For the above, I don’t have a particular “good vs bad” take on them; they all seem largely a part of the typical progression for someone in a permanent job 8 years from my PhD. I’ll probably update this post with others as & when they manifest.

When the inclusive science spaces we build meet the orthodoxy


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As a proud non-academic scientist, I find some of the short-hands (shorts-hand?) for career stages don’t really mesh with my experiences so far. I got my PhD in 2011, didn’t have a career break, and am in my second permanent job, so I’m not really an “early-career researcher” any more (or at least, I don’t really feel like one). One big difference between the academy and science writ large is the presence of permanent staff that one manages. I have five permanent staff in my team. For that reason, I’ve sort of dubbed my current career stage “early-career management”.

But whether you’re managing a team of staff, or of research students and postdocs, there are still some common threads and challenges. One of the biggest that I struggle with, be it with staff or the grad students I co-supervise, is how to balance our collective ethos for the way we work with that of the broader community.

I think it’s pretty safe to say that scientific research as a whole has some pretty significant issues, particularly around power dynamics, valuing contributions, and the pressure to produce. Many of these are analogous (or directly applicable) in other fields as well. I, and many others, have been fighting back against these broken systems in our own way, making our little corner of the world just a little bit less crap. And I think I can safely say that the people we work with in building A Better Science World appreciate, and thrive in such environments.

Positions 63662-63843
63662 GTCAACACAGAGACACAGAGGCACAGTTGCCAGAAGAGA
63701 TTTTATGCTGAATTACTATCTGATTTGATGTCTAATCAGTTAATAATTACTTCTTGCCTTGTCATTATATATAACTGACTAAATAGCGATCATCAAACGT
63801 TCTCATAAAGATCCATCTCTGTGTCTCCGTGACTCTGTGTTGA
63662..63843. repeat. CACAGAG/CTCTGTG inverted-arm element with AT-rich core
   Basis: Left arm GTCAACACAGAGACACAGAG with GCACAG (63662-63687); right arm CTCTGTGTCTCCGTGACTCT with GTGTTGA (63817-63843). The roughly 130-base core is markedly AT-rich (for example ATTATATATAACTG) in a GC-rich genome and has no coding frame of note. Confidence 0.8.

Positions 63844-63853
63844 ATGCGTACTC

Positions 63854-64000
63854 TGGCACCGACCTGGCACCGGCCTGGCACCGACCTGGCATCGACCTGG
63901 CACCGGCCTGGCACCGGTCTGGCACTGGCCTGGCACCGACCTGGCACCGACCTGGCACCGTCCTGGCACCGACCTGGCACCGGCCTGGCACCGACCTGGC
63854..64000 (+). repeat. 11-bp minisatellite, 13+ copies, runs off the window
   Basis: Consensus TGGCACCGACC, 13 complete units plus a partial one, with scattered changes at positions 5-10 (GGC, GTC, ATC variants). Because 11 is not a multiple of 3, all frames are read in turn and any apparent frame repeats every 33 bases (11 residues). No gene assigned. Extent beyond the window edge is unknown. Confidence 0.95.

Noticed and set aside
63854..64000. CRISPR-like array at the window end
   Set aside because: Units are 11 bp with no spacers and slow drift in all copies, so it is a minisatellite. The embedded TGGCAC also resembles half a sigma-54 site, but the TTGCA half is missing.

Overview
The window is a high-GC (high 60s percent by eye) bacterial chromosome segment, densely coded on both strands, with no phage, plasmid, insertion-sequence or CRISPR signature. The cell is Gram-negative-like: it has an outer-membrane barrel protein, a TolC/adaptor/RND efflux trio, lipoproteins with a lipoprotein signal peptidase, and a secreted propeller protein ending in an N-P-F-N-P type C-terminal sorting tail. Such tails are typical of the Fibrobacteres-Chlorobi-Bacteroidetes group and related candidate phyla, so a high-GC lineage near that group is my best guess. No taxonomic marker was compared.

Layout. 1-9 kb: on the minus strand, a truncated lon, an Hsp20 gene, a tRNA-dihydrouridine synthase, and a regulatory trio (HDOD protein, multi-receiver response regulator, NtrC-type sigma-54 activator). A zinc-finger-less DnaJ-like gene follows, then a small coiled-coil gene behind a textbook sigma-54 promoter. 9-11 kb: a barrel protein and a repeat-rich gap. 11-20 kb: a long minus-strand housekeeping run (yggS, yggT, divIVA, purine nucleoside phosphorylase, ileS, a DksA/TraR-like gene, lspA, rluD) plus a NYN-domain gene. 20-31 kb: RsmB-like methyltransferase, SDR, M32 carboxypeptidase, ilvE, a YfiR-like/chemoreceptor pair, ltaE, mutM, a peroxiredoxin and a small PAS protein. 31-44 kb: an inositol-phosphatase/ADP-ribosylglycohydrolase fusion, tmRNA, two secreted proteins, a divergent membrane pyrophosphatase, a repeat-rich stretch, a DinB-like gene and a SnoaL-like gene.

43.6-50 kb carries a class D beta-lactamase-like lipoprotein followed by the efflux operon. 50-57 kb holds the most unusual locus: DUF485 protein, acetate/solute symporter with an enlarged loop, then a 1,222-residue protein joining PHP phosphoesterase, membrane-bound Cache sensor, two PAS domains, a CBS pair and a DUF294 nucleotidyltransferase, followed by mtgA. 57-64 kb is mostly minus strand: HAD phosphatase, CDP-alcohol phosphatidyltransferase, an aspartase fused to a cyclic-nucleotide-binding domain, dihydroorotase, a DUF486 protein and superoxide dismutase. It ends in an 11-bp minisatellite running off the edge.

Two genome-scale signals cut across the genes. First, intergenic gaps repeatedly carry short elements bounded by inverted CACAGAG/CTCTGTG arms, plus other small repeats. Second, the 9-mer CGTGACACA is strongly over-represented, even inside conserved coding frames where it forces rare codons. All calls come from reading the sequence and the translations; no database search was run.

But what about when we come into contact with the brutal, oppressive, harsh “outside world” of the current orthodoxy?

Two examples come to mind. In our lab, and where I work, we often work by consensus, especially on larger cross-cutting issues that affect everyone. Achieving that consensus is important because it means that decisions aren’t regarded as edicts promulgated from upon high, arguments are made and heard, and everyone has a chance to weigh in. This, of course, takes time which is often at odds with the desire of others for a rapid response, or a quick turn-around and if they’re not used to this kind of system of working, it can be seen as needlessly wasting time, or putting decisions off.

The other example is around writing manuscripts which will eventually (hopefully) become journal articles or book chapters or monographs. I’ve alluded to some of this before. Trying to be inclusive with who gets credit (go read Max Liboiron’s blog and paper on equity in authorship… it was quite honestly revolutionary in my own thinking about this), or making sure everyone has a chance to comment, feed back, and sign-off on things like the text, images, and plan (e.g., where to submit it, or whether they agree with the responses to reviewer comments).

Now on the whole, I think our approaches work well, and they are important to me as someone who manages staff and supervises research students and postdocs. But having experienced some situations in the last 2 years that have been so counter to my own approaches, I’ve been left wondering how I can become more resilient to these transgressions, and also prepare my staff and students for their own encounters with a less inclusive, less consensus-driven science world. Some were small (a paper was submitted to a journal other than what we had agreed), others were larger or more chronic.

Because if I find it jarring and upsetting, so will the folks in the work environment I try to nurture. And trying to push back (again, and again) with institutions or a myriad of coauthors (often new, and sometimes one-off) just isn’t sustainable.

I genuinely don’t know the answers, but until Science™ is more inclusive, diverse, and compassionate, and less cut-throat, metrics-driven, and injurious it’s something that those of us trying to change the system, or hold the ladder for those coming behind us will need to think about. And it’s one of my biggest struggles as an Early-Career Manager.

Good science happens because of good people – thoughts on coauthorship